My daughter Ashley was asked to play a piano solo for the whole school in junior high. She worked hard and prepared well for her debut by memorizing a song that was both beautiful and entertaining. I was sitting in the audience that day when she walked up on stage and sat down on the bench ready to begin. Because I am her mother I noticed all the color drained from her face. She was scared but she took a deep breath and began.
She played the first section of the song remarkably well. I noticed that each time she would get to the beginning of the second part of the song, her mind would go blank. Without batting an eye she simply started over. This happened three or four times. What Ashley didn’t know was that she and I were the only ones in the whole auditorium that knew there was a second part of the song.
Ashley finally finished and walked off stage. I met her in a corner of the school hallway. She was mortified, certain she had flubbed up big time in front of all her peers.
“Ashley, it sounded wonderful,” I told her.
She didn’t believe me. She knew what the song was supposed to sound like and was certain she had failed in her performance.
During the rest of the school day Ashley was surprised when many of her peers expressed sincere admiration for her solo. They told her the song was awesome and envied her talent. Ashley finally realized that by playing the melody three or four times it sounded like she had played a complete song. She was the only one who knew how much better she wanted to perform.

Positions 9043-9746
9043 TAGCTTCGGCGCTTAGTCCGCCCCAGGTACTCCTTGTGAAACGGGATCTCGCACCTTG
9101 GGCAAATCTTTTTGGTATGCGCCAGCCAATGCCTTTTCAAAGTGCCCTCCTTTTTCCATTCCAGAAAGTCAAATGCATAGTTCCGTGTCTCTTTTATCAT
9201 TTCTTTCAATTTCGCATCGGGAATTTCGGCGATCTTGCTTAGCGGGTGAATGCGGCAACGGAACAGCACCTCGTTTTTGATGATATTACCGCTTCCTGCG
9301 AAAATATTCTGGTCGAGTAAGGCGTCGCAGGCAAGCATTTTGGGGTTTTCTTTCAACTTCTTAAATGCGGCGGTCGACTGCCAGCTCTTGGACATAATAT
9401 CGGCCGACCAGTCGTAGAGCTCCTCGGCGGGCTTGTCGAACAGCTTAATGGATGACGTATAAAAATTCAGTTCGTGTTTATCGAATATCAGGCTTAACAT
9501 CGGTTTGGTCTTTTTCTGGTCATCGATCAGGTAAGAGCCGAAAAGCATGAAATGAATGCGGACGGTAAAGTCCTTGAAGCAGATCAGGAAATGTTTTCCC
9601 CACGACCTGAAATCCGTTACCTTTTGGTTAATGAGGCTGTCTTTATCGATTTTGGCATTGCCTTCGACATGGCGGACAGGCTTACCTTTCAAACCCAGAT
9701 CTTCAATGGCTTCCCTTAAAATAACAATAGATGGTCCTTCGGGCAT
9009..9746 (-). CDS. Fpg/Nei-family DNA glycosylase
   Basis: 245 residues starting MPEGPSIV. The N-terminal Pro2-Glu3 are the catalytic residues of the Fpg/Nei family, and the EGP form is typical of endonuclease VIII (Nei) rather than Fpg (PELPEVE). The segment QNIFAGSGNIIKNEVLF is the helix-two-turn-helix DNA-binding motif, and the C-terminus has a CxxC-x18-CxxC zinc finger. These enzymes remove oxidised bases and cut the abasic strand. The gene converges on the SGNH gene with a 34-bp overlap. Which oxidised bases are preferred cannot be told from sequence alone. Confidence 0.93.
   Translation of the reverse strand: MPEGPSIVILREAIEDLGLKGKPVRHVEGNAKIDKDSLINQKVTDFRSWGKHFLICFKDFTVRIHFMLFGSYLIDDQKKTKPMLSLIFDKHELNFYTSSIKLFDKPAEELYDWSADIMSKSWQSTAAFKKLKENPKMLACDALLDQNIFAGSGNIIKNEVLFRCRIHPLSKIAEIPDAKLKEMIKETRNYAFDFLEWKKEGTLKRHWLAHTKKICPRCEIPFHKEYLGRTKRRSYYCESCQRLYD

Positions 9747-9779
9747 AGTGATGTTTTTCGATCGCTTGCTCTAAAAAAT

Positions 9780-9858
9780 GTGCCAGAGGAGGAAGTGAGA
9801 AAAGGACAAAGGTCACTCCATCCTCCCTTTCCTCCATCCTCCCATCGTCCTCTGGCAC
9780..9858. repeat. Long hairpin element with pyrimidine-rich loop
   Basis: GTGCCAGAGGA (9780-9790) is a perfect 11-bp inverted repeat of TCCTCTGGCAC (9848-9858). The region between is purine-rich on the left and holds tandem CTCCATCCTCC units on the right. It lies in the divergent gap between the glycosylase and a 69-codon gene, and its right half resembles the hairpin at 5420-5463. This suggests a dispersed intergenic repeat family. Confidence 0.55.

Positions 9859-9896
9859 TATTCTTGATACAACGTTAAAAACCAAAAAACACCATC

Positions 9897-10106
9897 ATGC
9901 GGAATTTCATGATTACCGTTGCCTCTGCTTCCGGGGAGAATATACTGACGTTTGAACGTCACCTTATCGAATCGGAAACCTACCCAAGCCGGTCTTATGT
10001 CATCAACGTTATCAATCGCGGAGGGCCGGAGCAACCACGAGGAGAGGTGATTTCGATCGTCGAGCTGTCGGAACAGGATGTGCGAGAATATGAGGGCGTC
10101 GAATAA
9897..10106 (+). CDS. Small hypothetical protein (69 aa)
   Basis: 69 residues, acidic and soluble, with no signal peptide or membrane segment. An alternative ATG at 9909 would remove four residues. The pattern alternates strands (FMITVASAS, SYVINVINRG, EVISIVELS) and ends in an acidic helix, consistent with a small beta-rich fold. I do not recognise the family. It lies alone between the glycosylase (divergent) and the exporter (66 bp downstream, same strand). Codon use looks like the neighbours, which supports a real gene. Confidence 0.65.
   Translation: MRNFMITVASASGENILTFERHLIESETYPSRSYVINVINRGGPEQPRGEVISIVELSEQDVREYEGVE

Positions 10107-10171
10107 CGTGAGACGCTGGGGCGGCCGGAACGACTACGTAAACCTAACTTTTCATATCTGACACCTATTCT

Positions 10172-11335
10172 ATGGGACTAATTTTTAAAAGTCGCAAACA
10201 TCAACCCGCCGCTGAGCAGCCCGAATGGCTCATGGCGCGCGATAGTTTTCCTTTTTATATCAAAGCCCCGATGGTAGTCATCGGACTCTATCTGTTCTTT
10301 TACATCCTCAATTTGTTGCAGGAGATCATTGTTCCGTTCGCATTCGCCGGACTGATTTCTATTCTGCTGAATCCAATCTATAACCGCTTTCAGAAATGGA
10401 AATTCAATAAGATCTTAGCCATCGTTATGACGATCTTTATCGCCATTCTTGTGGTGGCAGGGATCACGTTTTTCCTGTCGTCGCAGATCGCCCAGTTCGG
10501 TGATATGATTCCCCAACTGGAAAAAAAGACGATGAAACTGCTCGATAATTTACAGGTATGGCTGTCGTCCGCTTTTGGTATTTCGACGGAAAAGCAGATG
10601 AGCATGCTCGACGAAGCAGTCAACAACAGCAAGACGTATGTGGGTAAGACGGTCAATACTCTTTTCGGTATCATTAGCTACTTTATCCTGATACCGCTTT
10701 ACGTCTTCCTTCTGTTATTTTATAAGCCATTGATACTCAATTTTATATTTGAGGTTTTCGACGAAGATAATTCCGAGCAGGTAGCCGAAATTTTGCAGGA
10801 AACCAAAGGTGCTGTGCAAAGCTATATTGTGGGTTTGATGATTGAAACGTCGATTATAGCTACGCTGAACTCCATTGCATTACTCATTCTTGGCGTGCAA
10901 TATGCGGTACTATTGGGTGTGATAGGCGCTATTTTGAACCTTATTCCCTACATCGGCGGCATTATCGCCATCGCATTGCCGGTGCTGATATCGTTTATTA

Mothers are like that. We know how much we want to demonstrate our love for our children but often fall short of our own unrealistic expectations. We feel inadequate when we lose our patience, forget to pick up a child after gymnastics, neglect to sign up as room mother or have say no when asked to baby sit a grandchild. What we don’t realize is that if we keep the melody going, everything will work out. The melody is love.
It doesn’t matter if our homes look like a page right out of Better Homes and Gardens. It doesn’t matter if we’ve put on a few extra pounds. It doesn’t matter if we don’t have our children involved up to their eyeballs in every extra curricular activity. It does matter if we take the time to truly enjoy and love our children and grandchildren in the moment – for the moment passes.
I’m often asked to play the piano at church. Because I’m asked to play extemporaneously, I’ve had to develop a skill I refer to as sight-reader neglect. This means I choose which notes not to play with my left hand so I can keep the melody going with my right hand. The congregation can’t tell the difference. I have learned to accept the fact that I can’t play every note in every chord every time.
As mothers we also have to learn commitment neglect. We have to be able to say, “I choose not to wash the windows. I choose not to sign up my child for soccer.” We can’t do everything and keep everybody happy all the time. Over-committed and over-scheduled mothers don’t have enough time to take an unhurried stroll in the evenings.
Once we understand that love is the melody, we can choose our activities and commitments more wisely. God is the only one in the audience who should really matter. When we truly love ourselves and our families, God will conduct our lives, lead us to inner harmony and compose a personal masterpiece with our souls.